"If I could say I'm sorry for all of this, I would, because it would put so many people at rest," Bucki said. "But I can't because I am innocent."

Anita's sister Cheryl Cruse also spoke before the sentencing. She discussed her relationship with her sister and how Anita was always a rock to the family. Cruse says she'll still feel a void regardless of the decision.

"If only I could rewind the clock, I would gladly take the pain and suffering my sister endured during the last night of her life, just to have her back," Cruse said.

Prosecutors say Bucki plans on appealing the sentence.

If the sentence stands, Bucki would be in his mid-80's when he could petition for extended supervision, but Anita's family won't get the same second chance to see her again.

"My hard lessoned learned in this is to never leave things unsaid because you never know when it will be too late," Cruse said.

Judge Tlusty said that might be a positive lesson both families could take from the case.

The sentencing means Bucki will spend the rest of his life under the Wisconsin Correction Department's supervision.

--------------------------------------------------
July 3, 2014; 1:05 p.m.

A Lincoln County man convicted of killing his wife and hiding her body will spend at least 35 years in prison.

Thursday, a judge told 50-year-old Mark Bucki he could petition the court for release with extended supervision after serving 35 years in prison. Judicial leaders then would decide if he was fit to be released into the extended supervision program. He will spend the rest of his life somehow connected to the Wisconsin corrections system. Bucki could get credit for time served in county jail, reducing the time spent to 33 year in prison.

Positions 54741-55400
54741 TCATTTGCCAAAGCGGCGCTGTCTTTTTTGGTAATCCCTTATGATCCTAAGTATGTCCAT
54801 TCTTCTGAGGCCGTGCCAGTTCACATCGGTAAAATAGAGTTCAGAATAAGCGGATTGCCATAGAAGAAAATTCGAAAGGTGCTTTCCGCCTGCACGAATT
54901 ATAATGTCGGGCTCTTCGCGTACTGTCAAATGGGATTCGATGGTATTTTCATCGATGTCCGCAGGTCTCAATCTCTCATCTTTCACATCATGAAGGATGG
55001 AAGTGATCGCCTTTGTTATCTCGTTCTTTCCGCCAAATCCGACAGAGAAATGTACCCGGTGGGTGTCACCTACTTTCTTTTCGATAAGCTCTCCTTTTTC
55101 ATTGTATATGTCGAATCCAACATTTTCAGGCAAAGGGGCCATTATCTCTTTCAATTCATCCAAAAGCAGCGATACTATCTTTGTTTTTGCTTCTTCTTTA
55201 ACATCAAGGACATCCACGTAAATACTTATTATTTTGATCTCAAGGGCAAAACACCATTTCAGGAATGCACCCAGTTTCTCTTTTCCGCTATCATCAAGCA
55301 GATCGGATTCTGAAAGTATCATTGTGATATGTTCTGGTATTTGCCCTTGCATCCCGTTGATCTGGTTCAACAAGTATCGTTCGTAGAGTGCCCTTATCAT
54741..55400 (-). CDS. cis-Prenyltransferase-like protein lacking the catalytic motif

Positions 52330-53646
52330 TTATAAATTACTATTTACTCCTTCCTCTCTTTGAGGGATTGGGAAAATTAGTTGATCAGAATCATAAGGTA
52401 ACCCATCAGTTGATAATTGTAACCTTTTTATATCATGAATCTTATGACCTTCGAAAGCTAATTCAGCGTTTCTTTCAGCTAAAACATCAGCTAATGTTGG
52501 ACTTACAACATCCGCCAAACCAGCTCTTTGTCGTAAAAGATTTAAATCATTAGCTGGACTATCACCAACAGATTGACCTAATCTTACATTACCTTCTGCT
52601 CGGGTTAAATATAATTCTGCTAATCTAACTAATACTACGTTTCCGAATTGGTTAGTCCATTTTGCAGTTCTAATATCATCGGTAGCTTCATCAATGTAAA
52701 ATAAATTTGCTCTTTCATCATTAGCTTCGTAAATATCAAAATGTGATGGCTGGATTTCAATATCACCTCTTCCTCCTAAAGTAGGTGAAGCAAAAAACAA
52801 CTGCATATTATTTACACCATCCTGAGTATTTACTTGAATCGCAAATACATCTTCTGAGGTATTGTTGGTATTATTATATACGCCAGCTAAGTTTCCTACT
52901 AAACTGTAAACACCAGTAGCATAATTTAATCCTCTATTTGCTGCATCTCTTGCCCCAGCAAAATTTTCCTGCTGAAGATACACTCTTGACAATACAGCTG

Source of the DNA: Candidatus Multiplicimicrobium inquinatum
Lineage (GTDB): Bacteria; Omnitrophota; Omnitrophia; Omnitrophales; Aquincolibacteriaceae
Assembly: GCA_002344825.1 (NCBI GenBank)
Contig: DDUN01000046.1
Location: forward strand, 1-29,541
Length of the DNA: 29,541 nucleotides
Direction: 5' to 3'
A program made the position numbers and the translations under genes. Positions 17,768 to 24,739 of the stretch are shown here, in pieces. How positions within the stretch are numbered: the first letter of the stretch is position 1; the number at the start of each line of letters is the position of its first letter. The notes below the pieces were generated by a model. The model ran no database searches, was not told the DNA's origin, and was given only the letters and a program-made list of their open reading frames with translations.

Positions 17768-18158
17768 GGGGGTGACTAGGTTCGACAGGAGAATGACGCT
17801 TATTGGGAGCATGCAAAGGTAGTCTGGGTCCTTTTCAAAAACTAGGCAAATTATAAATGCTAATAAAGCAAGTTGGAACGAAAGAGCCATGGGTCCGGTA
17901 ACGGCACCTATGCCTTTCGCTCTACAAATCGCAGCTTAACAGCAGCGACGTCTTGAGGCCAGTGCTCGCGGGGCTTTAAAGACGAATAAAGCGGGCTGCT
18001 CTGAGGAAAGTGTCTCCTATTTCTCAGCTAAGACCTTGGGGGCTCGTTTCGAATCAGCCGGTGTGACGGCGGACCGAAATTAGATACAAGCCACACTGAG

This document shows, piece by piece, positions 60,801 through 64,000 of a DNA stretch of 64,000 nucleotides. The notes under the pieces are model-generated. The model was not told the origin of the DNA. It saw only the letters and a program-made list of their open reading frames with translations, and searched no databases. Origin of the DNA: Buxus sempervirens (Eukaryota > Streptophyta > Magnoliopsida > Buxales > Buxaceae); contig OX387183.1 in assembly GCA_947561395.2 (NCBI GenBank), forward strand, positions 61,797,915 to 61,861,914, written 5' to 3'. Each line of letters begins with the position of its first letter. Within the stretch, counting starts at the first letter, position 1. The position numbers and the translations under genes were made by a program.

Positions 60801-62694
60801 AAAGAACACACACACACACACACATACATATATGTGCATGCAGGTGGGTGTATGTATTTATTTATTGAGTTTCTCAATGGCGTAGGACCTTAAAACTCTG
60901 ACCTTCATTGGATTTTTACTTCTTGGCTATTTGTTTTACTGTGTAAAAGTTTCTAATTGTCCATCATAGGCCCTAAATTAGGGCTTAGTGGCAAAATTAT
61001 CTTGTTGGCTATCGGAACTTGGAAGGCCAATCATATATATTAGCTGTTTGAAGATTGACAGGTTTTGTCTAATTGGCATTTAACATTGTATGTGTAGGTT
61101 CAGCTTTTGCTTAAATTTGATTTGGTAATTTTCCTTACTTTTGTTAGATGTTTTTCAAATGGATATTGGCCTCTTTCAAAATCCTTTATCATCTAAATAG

Bucki was convicted of first degree murder, hiding a body and strangling his wife, Anita.

The first degree murder charge carries a mandatory life sentence.

Newswatch 12's Adam Fox was in the courtroom. He'll bring you more information tonight on Newswatch 12.

Text Size: + Increase | Decrease -
Print Story | Email Story
Sponsored in part by HodagSports.com





 IN OTHER NEWS
A unique way to view the stars Submitted: 10/19/2014

Play Video

MONICO - People living in the Northwoods get the chance to see dozens of stars on a clear night, but with the temperatures dropping, it might not be as enjoyable.

A planetarium in Monico gives you that experience without bone chilling temperatures.

Kovac Planetarium in Monico has been in business since 2007. It took the owner 10 years to build it. 5 to put the planetarium together. Then an additional 5 to actually get it inside.

The owner says when people come to his planetarium, most people don't know what to expect.

+ Read More
Voters head to polls early in WisconsinSubmitted: 10/19/2014

Play Video

MADISON - Wisconsin residents can start heading to their local clerks' offices this week to cast early ballots for the Nov. 4 election.